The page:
Written on 7. July 2022 by Lennart Christensen

Why can't I queue multiple Google Fonts in WordPress functions.php with wp_enqueue_style?

To call scripts in WP you use wp_enqueue_style and you can do the same when calling a Google Font file externally. To the string I normally add a defined value (THEME_VERSION) which is then added 'ver' to the string. WordPress then creates a version number for the stylesheet, which causes the version number to be added to the URL for cache-busting purposes. Thus it is a unique file version identifier which tells the browser that a new version of the file is available. I sometimes use the theme version number as an indicator in the themes I build. You can also set version to false, and it will automatically add a version number corresponding to the currently installed WordPress version. If it is set to null, no version is added.

	wp_enqueue_style('google_font', 'https://fonts.googleapis.com/css2?family=Fuzzy+Bubbles:[email protected];700&family=Roboto:ital,[email protected],400;0,700;1,400;1,700&display=swap',[], THEME_VERSION); // theme vers.

	wp_enqueue_style('google_font', 'https://fonts.googleapis.com/css2?family=Fuzzy+Bubbles:[email protected];700&family=Roboto:ital,[email protected],400;0,700;1,400;1,700&display=swap',[], false); // WP version

I noticed that there were errors in the call when I included multiple fonts in the same call. The error was often that it only fetched one font. The reason turned out to have something to do with how WordPress Core parses query parameters on and in this case the "?ver" that was added to the string. Because when multiple query parameters are added, one is removed. However, it can be done with one. So it is only when there are multiple query parameters (i.e. ? & &) that it fails and prefers to add 'ver' rather than the first query parameter, causing the first font not to be retrieved.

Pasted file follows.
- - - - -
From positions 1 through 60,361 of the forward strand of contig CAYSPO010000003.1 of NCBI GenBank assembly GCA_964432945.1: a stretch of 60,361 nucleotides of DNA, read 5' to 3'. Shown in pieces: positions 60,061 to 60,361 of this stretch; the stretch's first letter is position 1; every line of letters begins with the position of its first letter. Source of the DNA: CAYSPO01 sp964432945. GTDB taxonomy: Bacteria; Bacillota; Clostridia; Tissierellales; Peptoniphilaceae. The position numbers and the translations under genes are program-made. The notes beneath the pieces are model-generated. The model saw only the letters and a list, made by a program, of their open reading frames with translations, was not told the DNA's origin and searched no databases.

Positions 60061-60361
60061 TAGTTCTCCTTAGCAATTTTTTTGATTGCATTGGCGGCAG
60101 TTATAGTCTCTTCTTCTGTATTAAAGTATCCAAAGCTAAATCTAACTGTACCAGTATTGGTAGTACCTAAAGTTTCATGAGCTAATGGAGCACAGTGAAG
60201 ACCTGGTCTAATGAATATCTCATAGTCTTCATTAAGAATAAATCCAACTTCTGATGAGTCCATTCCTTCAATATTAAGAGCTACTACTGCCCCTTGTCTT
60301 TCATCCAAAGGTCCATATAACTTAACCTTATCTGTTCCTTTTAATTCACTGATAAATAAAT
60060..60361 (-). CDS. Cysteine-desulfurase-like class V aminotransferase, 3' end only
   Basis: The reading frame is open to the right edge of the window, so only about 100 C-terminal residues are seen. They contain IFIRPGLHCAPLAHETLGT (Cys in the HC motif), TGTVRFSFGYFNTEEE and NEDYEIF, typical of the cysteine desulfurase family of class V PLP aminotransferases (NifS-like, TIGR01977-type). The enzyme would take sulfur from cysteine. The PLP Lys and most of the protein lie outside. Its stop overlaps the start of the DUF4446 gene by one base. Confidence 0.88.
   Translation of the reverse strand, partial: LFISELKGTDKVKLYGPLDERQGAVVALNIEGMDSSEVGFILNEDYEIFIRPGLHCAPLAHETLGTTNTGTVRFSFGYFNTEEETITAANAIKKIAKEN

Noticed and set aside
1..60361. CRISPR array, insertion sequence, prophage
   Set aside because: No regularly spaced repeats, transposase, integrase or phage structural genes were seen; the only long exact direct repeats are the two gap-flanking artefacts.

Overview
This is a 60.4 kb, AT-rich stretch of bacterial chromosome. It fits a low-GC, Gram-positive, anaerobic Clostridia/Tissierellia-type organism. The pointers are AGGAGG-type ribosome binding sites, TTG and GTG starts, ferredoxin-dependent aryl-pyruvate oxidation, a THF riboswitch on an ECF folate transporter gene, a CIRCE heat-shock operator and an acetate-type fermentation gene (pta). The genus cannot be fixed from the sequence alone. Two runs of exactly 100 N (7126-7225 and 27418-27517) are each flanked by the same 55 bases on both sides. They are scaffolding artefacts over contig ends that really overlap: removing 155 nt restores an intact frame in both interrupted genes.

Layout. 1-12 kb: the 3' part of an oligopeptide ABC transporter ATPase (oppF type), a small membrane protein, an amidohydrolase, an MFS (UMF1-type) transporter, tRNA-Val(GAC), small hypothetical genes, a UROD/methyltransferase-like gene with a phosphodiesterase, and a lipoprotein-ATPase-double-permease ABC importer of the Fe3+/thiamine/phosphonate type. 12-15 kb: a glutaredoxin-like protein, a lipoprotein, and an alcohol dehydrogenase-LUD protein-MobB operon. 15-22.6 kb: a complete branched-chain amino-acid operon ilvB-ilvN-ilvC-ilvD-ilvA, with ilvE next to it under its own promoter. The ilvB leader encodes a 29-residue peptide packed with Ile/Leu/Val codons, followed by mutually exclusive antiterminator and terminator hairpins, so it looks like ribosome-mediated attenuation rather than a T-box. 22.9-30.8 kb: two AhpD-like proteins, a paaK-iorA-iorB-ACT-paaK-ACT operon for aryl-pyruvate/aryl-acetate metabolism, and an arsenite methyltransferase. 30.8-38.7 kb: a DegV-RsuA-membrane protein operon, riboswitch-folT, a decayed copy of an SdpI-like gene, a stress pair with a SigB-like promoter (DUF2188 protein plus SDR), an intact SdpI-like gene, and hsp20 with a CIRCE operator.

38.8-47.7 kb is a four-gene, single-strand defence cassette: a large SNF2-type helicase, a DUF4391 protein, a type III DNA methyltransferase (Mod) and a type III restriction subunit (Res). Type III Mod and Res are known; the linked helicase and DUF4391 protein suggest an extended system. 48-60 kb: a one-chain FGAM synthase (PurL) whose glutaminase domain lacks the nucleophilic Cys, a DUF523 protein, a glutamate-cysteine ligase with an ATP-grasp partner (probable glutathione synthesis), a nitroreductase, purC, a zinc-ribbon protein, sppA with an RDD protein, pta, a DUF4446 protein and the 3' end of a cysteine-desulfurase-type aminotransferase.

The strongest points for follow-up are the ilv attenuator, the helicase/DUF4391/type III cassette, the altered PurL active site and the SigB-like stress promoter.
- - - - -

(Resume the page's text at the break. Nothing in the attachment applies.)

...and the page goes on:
A workaround in the current solution is therefore to pass "null" to the version parameter to make WordPress not add a "ver" to the URL.

wp_enqueue_style('google_font', 'https://fonts.googleapis.com/css2?family=Fuzzy+Bubbles:[email protected];700&family=Roboto:ital,[email protected],400;0,700;1,400;1,700&display=swap',[], null); // Wordaround

In the old days, Google Fonts scripts looked different and each font was separated by a "|", which meant there was only one query parameter, which didn't immediately present the same challenges (e.g.: https://fonts.googleapis.com/css?family=Fuzzy+Bubbles|Roboto&display=swap)

Alternatively, you can download the files yourself and host the fonts on your own site or via a CDN. This is also a performance boost in many cases. Google Fonts is open source But check the licenses for safety's sake before downloading 🙂